How to Make Creme Fraiche Frosting (the Best Frosting You Haven’t Tried Yet)

If Goldilocks was looking for just the right frosting, she would choose crème fraiche frosting. It’s not too sweet, not too tangy, spreads beautifully and can’t be easier to make.

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Crème fraiche frosting includes only four ingredients, doesn’t take any special skills to make, is lighter than cream cheese frosting and spreads on silky smooth. The best part? Mild tang from the crème fraiche keeps this frosting from being cloyingly sweet. So, if simple American buttercream is too sweet for you, but you don’t have the time (or confidence) to make Swiss meringue buttercream, then crème fraiche frosting will be your new favorite way to adorn cakes and cupcakes.

Check out these other easy frosting recipes to know by heart.

What Is Crème Fraiche?

Crème fraiche is similar to sour cream, but it’s less tangy and higher in fat. (Much like Italian mascarpone compared to American cream cheese.) In Europe, especially France, crème fraiche is commonly dolloped over fruit and pastries or stirred into sauces and soups to create a rich, creamy texture. Most brands contain just two ingredients: cream and bacterial culture, which sours the cream giving it that characteristic tang. Since it’s high in fat, crème fraiche is unlikely to curdle when stirred into hot, savory dishes.

Crème fraiche isn’t as ubiquitous as sour cream, but most large supermarkets and specialty markets will carry it in their dairy case. If you can’t find crème fraiche in your local grocery store, sour cream can usually be substituted, especially for cold recipes like frosting. Mascarpone cheese isn’t a good substitute for creme fraiche, but you’ll love these sweet recipes made with mascarpone cheese.

Crème Fraiche Frosting Recipe

Here’s all you need to make creme fraiche frosting:

  • 1/2 cup unsalted butter, softened
  • 1 container (8 ounces) crème fraiche
  • 2 teaspoons vanilla extract
  • 6 cups confectioners’ sugar

Tools

  • If you’re looking to upgrade your mixing bowls, this OXO stainless steel set would be a great addition to your kitchen. They are sturdy, have a non-skid bottom, are dishwasher-safe and nest for a small footprint in your cabinet.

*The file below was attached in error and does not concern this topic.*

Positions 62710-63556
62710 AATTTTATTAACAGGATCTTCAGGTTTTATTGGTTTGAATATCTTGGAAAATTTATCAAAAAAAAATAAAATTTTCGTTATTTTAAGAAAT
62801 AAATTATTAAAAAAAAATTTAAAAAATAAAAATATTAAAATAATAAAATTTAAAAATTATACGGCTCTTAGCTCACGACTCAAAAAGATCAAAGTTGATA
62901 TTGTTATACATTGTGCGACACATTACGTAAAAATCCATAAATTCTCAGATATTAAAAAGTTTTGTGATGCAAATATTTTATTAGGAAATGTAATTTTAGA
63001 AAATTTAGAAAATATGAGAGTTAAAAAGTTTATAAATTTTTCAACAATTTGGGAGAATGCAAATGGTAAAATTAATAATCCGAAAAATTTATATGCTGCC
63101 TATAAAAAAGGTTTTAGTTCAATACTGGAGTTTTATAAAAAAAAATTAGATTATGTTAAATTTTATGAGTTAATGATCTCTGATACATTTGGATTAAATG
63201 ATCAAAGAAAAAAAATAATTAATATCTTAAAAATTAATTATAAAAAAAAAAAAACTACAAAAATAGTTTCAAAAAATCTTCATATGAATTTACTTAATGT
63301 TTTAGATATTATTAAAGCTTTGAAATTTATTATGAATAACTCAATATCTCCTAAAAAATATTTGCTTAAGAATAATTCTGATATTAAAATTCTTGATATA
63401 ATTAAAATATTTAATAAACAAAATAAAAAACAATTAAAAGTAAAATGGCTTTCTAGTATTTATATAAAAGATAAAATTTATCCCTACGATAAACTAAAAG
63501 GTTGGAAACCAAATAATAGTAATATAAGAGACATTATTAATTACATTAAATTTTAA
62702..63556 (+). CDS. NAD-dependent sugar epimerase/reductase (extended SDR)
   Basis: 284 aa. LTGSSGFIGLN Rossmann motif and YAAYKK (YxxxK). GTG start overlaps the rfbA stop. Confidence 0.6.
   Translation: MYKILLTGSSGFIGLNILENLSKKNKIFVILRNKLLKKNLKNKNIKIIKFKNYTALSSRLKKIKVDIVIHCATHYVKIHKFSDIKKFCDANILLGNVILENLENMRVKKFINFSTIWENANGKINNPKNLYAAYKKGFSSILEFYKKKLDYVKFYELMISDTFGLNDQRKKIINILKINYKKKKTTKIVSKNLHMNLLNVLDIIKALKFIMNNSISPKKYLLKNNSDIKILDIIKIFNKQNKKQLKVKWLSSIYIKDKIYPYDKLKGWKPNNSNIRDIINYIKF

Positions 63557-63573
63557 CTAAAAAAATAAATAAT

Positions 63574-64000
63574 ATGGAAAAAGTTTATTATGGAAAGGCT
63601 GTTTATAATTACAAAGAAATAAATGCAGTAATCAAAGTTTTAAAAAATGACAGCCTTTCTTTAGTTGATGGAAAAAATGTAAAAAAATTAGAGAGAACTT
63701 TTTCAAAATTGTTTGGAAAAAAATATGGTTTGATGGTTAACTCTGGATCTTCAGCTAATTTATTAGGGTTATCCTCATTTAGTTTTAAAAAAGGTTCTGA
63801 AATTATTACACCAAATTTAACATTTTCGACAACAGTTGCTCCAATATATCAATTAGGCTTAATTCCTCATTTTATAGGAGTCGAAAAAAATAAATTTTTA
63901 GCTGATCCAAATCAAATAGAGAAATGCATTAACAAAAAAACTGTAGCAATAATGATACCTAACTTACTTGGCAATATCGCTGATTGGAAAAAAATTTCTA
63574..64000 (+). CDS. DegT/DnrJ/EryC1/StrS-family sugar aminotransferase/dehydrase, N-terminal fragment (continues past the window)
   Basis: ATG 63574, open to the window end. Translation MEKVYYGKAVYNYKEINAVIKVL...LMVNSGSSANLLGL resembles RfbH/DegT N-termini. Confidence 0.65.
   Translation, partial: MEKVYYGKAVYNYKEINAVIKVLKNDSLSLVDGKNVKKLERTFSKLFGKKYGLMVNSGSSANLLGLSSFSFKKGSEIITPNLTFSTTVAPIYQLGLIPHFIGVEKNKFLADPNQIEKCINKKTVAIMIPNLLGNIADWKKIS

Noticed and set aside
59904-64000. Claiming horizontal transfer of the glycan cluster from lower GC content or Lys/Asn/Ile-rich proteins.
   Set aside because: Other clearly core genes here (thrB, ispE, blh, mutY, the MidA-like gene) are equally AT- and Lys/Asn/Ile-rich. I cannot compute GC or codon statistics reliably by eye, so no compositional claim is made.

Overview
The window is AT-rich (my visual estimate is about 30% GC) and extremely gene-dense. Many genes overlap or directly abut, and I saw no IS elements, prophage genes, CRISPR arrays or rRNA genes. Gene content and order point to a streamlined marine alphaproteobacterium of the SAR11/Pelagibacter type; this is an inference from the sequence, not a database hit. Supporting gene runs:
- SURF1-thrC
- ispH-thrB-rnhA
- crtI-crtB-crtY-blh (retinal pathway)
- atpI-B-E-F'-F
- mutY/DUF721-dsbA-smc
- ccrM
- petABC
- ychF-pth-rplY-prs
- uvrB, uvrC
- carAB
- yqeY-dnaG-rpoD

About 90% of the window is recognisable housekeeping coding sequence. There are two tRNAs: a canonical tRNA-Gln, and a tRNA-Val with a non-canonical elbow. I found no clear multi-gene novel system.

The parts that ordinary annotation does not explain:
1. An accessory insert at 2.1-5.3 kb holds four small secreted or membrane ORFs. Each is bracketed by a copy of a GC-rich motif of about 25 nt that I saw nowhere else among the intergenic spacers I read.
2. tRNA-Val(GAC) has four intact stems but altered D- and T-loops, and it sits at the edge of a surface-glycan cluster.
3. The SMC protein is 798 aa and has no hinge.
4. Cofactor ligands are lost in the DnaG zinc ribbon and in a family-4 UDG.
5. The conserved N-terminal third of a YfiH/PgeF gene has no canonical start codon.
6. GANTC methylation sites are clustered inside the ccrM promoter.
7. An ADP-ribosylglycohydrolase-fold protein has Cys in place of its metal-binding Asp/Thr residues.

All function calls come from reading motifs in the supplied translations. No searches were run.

• This KitchenAid hand mixer is on the pricey side, but it’s the one I chose for my kitchen. It has 7 speeds, which is great for incremental changes and the motor is a workhorse. I’ve burned out more than one hand mixer, but not this one.
  • Rubber spatulas come in all sizes and colors. I tend to use the flat version more than the spoon-shaped spatulas. These are made from one piece, which means you don’t have to take it apart and clean into the nooks and crannies (bonus!).

Editor’s tip: This frosting can also be made using a stand mixer.

Directions

Step 1: Beat the butter

butter for creme fraiche frostingPeggy Woodward/Taste of Home

In a large bowl, beat butter until light and fluffy. Beating the butter first lightens the texture so the crème fraiche will blend in smoothly. It also ensures that your butter is softened enough. If it’s still stiff, continue beating or wait a few minutes for it to soften further before adding the crème fraiche.

Step 2: Add creme fraiche and vanilla

beat-creme-fraiche-frosting_2Peggy Woodward/Taste of Home

Beat in crème fraiche and vanilla until smooth.

Editor’s tip: Use clear vanilla extract if you want your frosting to be super white. You can also use other extracts (almond, orange, lemon, etc.) if you want to switch up the flavor.

Step 3: Beat in confectioners’ sugar

Peggy Woodward/Taste of Home

Gradually beat in enough confectioners’ sugar until smooth. If it is thinner than you prefer, cover and refrigerate for 15-30 minutes or until it’s slightly thicker. Do this before being tempted to add more confectioners’ sugar, which can make it taste too sweet (if there is such a thing). It will be thinner than American buttercream, but thick enough to spread easily. Store your frosted cake in the refrigerator. The frosting will become firmer as it chills. Remove the cake from the refrigerator 15 minutes before slicing and serving. This will slightly soften the frosting and the flavors of the cake will be more pronounced when it’s not cold.

Editor’s tip: This frosting recipe yields about three cups, which is enough to frost a nine-inch two-layer cake, 24 cupcakes or a 13×9-inch. cake.

Can You Make Creme Fraiche Frosting Ahead of Time?

If you want to get a jump start, the frosting can be made then stored in the refrigerator in an airtight container for 1-3 days. Like most homemade frosting recipes, before frosting your cake, let the frosting stand at room temperature for 15 minutes then beat until smooth. You may need to adjust the consistency with a bit more confectioners’ sugar (if it’s too thin) or milk (if it’s too thick).

Are There Cakes That Shouldn’t Be Frosted with Creme Fraiche Frosting?

I haven’t met a cake that doesn’t do well with this frosting. Try it on Contest-Winning Chocolate Potato Cake, Gran’s Apple Cake or Hummingbird Cupcakes. I suppose if we’re going to get picky, I might be more inclined to use a sweeter frosting on cakes that are are milder in flavor and need the frosting to really add sweetness and interest.

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Peggy Woodward, RDN
Peggy is a Senior Food Editor for Taste of Home. In addition to curating recipes, she writes articles, develops recipes and is our in-house nutrition expert. She studied dietetics at the University of Illinois and completed post-graduate studies at the Medical University of South Carolina to become a registered dietitian nutritionist. Peggy has nearly 20 years of experience in the industry. She’s a mom, a foodie and enjoys being active in her rural Wisconsin community.